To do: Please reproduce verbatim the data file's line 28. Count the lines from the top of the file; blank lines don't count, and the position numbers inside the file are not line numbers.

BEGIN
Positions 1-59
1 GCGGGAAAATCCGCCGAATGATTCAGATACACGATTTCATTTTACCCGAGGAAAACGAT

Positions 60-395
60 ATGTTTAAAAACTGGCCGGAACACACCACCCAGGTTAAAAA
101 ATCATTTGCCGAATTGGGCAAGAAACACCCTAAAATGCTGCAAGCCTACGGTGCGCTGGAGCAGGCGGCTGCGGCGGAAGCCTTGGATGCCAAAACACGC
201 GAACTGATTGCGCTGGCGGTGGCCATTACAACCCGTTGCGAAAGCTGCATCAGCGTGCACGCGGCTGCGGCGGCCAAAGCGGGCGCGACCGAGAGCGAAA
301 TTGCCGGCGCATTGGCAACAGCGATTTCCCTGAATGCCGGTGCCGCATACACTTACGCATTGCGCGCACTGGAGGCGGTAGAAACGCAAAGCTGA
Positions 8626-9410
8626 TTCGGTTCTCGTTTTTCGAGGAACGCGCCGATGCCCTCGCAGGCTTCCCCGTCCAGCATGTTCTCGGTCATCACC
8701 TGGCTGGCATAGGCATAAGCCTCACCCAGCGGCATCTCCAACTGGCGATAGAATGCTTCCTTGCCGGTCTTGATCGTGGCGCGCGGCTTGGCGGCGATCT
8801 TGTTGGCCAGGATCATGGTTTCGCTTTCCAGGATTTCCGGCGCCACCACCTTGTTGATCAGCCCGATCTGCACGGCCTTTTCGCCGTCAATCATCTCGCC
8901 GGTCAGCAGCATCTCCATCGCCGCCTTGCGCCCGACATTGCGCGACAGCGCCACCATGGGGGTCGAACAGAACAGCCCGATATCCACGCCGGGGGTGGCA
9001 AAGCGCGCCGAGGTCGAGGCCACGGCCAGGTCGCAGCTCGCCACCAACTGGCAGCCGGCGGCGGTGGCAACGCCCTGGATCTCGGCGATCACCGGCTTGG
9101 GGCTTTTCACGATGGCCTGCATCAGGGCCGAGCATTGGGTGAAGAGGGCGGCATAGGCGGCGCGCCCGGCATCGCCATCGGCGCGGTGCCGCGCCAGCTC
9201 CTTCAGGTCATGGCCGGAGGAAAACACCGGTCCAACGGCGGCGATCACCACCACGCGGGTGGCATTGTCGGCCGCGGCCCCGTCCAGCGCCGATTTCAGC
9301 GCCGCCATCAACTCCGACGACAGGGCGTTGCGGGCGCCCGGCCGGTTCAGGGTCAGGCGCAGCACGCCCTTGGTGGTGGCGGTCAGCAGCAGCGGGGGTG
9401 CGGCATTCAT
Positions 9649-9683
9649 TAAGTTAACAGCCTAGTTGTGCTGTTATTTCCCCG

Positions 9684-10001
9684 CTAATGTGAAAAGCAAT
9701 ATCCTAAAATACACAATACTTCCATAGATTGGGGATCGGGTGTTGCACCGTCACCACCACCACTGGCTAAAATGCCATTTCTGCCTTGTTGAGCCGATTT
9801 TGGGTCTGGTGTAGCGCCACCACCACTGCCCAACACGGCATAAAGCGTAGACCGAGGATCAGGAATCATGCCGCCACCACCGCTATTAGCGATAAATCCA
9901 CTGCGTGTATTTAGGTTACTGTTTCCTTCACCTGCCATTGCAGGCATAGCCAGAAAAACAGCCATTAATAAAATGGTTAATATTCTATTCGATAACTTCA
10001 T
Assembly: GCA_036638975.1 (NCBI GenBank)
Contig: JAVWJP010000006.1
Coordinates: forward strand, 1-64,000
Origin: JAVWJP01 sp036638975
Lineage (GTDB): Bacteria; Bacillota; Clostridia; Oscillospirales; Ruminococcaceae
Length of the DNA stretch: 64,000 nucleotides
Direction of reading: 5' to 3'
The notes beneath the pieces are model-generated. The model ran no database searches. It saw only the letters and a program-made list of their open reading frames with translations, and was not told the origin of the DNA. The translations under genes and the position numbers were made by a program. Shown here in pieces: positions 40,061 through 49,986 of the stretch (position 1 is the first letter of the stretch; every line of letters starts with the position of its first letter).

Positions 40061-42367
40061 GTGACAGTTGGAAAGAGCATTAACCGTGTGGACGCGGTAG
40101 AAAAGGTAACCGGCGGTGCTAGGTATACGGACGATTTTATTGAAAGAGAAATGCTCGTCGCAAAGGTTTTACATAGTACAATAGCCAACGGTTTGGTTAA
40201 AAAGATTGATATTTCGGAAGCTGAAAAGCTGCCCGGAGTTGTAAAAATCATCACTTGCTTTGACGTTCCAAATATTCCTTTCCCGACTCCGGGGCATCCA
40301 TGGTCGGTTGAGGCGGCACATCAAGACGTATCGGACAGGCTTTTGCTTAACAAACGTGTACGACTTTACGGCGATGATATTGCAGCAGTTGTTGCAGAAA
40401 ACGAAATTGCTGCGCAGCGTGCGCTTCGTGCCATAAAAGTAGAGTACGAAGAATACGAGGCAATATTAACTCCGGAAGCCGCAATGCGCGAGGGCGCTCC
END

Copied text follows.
Coordinates: forward strand, 1-64,000